Among the many comments yesterday by and about new Chicago Cubs lefty Jon Lester, one in particular stuck out at me as worth an extra glance, even if just for fun. Well, in addition to the deer urine comment, that is.
Jon Greenberg has a very healthy write-up on all things Lester press conference at ESPN, and you should give it a read. The thrust of the piece is about the obvious risk attached to a $155 million investment in a pitcher’s arm, and about how a pitcher like Lester could and may maintain a high level of performance on into his 30s. The Cubs did their homework, which can never eliminate the risk of a breakdown or injury, but it helps. It’s a good read.
The comment, though, at which I wanted to take an extra look is this one:
“He’s left-handed, and left-handed pitchers tend to perform better throughout their contracts than right-handed pitchers,” Epstein said, according to Greenberg. “He’s got the right kind of pitch mix that will allow him to age gracefully. He doesn’t get hitters out just one way, especially now that his curveball is back in the mix, where he’s working both sides of the plate. The cutter is a weapon that ages very well. If you look at Andy Pettitte, he aged extremely well through his 30s. He’s a reasonable [comparison]. The second half of Jon Lester’s career you want to look like Andy Pettitte.”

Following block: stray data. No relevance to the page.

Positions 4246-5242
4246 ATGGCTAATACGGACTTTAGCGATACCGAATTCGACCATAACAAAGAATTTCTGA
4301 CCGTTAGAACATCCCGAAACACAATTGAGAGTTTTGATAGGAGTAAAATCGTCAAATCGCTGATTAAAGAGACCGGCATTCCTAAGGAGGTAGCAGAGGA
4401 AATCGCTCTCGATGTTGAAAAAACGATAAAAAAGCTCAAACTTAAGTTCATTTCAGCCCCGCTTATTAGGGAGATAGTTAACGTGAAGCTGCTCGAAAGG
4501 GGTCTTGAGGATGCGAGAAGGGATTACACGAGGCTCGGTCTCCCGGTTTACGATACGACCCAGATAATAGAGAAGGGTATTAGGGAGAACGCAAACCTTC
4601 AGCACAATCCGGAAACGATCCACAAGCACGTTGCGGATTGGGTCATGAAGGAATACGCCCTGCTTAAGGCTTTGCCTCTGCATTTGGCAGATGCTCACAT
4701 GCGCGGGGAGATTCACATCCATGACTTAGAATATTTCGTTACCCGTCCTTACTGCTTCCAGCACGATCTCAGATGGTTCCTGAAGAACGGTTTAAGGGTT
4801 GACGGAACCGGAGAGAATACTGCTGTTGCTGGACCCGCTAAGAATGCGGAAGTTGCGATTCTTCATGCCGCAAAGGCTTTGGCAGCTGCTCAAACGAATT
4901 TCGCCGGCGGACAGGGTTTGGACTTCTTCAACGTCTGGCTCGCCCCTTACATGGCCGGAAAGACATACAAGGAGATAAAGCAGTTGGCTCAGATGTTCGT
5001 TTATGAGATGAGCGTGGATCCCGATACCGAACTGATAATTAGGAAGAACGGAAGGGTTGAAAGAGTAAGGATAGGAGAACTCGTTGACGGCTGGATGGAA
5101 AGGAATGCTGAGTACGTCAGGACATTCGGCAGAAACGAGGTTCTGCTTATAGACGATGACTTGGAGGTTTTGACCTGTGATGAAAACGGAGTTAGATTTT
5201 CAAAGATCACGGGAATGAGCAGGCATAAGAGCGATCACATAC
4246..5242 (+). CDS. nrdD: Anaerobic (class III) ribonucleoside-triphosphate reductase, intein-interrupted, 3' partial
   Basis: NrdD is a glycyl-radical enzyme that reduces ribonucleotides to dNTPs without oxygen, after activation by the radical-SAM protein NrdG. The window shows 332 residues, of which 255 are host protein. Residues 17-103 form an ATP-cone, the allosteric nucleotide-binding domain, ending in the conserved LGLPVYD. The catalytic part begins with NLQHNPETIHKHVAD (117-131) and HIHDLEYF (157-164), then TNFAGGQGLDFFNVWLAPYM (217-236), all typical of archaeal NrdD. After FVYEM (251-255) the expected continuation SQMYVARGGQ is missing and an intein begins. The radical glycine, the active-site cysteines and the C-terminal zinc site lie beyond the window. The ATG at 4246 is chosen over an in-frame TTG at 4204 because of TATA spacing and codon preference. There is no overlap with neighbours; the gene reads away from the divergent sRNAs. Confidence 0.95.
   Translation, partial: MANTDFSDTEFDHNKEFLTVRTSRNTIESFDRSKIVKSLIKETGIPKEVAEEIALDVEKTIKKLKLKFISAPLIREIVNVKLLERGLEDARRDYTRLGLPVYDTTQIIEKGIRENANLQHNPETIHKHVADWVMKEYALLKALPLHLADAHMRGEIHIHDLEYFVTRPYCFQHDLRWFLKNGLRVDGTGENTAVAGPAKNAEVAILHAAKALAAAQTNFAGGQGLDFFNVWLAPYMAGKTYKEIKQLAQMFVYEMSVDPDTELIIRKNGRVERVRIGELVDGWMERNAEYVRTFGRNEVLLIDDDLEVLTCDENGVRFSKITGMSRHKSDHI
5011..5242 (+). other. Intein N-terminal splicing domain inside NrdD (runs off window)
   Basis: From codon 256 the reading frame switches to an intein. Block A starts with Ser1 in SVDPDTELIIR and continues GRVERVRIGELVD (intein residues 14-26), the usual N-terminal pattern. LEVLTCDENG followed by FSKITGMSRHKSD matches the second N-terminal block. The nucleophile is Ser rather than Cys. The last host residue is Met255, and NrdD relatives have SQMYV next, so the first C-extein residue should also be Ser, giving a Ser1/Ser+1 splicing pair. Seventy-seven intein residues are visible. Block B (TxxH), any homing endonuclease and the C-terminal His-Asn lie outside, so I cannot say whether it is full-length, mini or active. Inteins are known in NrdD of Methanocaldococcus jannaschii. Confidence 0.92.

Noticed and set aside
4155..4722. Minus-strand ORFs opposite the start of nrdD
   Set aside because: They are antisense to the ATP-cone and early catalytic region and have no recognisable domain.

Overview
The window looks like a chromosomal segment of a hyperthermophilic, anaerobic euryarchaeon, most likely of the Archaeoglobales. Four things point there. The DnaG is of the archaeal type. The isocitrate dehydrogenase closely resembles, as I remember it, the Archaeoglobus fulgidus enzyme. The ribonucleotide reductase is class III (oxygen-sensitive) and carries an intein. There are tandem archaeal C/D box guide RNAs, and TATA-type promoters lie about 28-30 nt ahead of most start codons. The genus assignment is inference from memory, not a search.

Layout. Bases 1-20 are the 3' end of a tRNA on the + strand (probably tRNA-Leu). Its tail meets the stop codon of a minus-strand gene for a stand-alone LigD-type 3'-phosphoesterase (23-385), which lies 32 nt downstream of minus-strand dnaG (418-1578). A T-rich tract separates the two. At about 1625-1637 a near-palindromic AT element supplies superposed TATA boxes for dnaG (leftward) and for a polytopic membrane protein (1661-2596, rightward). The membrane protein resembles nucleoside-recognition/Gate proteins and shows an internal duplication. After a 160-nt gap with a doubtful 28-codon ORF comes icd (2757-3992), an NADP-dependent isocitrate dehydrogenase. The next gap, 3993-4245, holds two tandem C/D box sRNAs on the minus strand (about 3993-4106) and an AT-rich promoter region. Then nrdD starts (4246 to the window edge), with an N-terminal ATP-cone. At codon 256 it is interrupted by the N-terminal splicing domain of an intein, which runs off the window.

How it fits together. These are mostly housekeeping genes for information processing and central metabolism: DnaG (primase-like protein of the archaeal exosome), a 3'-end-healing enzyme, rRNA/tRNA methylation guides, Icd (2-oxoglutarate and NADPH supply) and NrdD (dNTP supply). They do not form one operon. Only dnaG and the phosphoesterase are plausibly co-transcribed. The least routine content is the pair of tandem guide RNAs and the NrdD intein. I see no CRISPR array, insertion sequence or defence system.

Setting aside the data points that suggest Lester is among the better bets to stay healthy and effective into his 30s (Lester’s healthy arm so far in his career is another one), I want to linger on that Pettitte comp. If things play out that way for the Cubs, I think they’ll be exceedingly happy with this signing.
Between 2003 and 2008 – the six seasons starting with his age 31 season (Lester will be 31 next year) – Andy Pettitte posted a 3.83 ERA, 3.61 FIP, and 3.58 xFIP over 1147.1 innings (just shy of 200 per year). In that span, which you should remember was a very different offensive era, he struck out 18.7% of the batters he faced, and walked just 6.5%. He accumulated 23.8 WAR in those six seasons. That’s all rather fantastic for a guy aged 31, 32, 33, 34, 35, and 36.
Pettitte, 6’5″ and 225 lbs, was a big, strong lefty, not unlike Lester, who is listed at 6’4″ and 240 lbs. Like Lester, Pettitte never leaned too hard on any one pitch, instead working a five-pitch mix, including a four-seamer, a sinker, a cutter, a curveball, and a changeup. Incidentally, Lester also generally mixes five pitches: a four-seamer, a sinker, a cutter, a curveball, and a changeup. And Lester does it in roughly the same proportions as Pettitte did (see Pettitte at Brooks, see Lester at Brooks). We don’t have accurate velocity data on Pettitte before 2007, but he was still finding success then without a fastball that topped 90mph very frequently. Lester’s four-seamer sat around 93mph in 2014. So that’s nice.
Prior to that age 31 season, by the way, Pettitte had a 3.78 career FIP and a 3.68 career xFIP. Lester currently stands at 3.58, and 3.67.
Every player is a unique individual, subject to latent things that will impact his aging and performance in ways that will always be obscured to outside perspective. But, superficially, Pettitte’s age 31 to 36 seasons look not only like a fantastic outcome for Lester’s age 31 to 36 seasons, they also look like a reasonable outcome for which to hope based on everything we know at this point.